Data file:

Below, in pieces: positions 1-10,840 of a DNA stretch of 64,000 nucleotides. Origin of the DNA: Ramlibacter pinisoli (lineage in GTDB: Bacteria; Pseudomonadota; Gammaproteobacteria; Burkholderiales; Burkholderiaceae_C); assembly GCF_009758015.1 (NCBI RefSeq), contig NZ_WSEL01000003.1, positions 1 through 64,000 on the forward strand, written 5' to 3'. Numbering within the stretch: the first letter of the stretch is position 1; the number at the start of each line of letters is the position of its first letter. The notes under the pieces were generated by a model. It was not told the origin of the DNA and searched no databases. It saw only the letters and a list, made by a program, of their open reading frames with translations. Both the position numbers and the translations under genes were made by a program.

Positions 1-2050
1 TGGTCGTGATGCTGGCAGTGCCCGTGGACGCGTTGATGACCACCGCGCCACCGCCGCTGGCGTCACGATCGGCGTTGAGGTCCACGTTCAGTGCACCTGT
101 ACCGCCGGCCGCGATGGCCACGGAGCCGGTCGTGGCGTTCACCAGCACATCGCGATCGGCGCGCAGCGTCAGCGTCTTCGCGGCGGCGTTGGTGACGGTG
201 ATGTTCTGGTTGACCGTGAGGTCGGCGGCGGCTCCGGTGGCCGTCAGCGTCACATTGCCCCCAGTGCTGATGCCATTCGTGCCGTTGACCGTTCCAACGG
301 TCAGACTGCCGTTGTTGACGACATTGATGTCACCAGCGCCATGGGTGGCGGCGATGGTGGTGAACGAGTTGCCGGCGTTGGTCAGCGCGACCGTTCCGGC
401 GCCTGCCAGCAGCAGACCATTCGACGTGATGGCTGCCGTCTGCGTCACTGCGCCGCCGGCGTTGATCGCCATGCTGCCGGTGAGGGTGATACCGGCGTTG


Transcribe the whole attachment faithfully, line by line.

Below, in pieces: positions 1-10,840 of a DNA stretch of 64,000 nucleotides. Origin of the DNA: Ramlibacter pinisoli (lineage in GTDB: Bacteria; Pseudomonadota; Gammaproteobacteria; Burkholderiales; Burkholderiaceae_C); assembly GCF_009758015.1 (NCBI RefSeq), contig NZ_WSEL01000003.1, positions 1 through 64,000 on the forward strand, written 5' to 3'. Numbering within the stretch: the first letter of the stretch is position 1; the number at the start of each line of letters is the position of its first letter. The notes under the pieces were generated by a model. It was not told the origin of the DNA and searched no databases. It saw only the letters and a list, made by a program, of their open reading frames with translations. Both the position numbers and the translations under genes were made by a program.

Positions 1-2050
1 TGGTCGTGATGCTGGCAGTGCCCGTGGACGCGTTGATGACCACCGCGCCACCGCCGCTGGCGTCACGATCGGCGTTGAGGTCCACGTTCAGTGCACCTGT
101 ACCGCCGGCCGCGATGGCCACGGAGCCGGTCGTGGCGTTCACCAGCACATCGCGATCGGCGCGCAGCGTCAGCGTCTTCGCGGCGGCGTTGGTGACGGTG
201 ATGTTCTGGTTGACCGTGAGGTCGGCGGCGGCTCCGGTGGCCGTCAGCGTCACATTGCCCCCAGTGCTGATGCCATTCGTGCCGTTGACCGTTCCAACGG
301 TCAGACTGCCGTTGTTGACGACATTGATGTCACCAGCGCCATGGGTGGCGGCGATGGTGGTGAACGAGTTGCCGGCGTTGGTCAGCGCGACCGTTCCGGC
401 GCCTGCCAGCAGCAGACCATTCGACGTGATGGCTGCCGTCTGCGTCACTGCGCCGCCGGCGTTGATCGCCATGCTGCCGGTGAGGGTGATACCGGCGTTG